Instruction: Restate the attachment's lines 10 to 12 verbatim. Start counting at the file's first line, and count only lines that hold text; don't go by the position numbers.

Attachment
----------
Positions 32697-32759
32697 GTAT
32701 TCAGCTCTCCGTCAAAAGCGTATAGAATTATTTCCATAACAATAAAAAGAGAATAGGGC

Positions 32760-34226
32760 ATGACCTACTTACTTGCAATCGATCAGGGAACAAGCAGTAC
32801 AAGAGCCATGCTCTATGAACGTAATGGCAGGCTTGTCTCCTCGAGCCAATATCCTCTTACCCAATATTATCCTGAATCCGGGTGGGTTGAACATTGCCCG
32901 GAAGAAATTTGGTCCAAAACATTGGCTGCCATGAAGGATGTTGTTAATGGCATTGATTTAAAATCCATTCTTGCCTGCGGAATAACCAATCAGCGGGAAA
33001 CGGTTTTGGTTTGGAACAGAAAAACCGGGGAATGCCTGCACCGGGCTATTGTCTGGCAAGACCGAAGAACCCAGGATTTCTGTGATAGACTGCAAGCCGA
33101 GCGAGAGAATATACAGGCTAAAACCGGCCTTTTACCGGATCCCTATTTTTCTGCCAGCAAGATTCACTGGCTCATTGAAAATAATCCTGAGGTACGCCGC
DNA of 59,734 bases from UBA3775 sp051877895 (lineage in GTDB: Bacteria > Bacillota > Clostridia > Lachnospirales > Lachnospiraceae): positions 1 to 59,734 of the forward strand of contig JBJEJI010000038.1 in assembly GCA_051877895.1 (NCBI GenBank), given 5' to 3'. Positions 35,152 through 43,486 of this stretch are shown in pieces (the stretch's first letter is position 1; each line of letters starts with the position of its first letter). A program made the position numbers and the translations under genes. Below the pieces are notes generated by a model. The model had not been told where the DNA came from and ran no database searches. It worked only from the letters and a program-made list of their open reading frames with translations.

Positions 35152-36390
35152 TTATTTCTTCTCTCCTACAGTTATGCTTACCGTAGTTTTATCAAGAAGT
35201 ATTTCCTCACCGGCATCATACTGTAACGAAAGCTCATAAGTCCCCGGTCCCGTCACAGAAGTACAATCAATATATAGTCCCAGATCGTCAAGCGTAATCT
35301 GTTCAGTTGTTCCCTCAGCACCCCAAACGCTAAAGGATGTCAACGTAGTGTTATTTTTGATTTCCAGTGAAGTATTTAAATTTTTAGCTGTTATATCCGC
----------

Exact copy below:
DNA of 59,734 bases from UBA3775 sp051877895 (lineage in GTDB: Bacteria > Bacillota > Clostridia > Lachnospirales > Lachnospiraceae): positions 1 to 59,734 of the forward strand of contig JBJEJI010000038.1 in assembly GCA_051877895.1 (NCBI GenBank), given 5' to 3'. Positions 35,152 through 43,486 of this stretch are shown in pieces (the stretch's first letter is position 1; each line of letters starts with the position of its first letter). A program made the position numbers and the translations under genes. Below the pieces are notes generated by a model. The model had not been told where the DNA came from and ran no database searches. It worked only from the letters and a program-made list of their open reading frames with translations.

Positions 35152-36390
35152 TTATTTCTTCTCTCCTACAGTTATGCTTACCGTAGTTTTATCAAGAAGT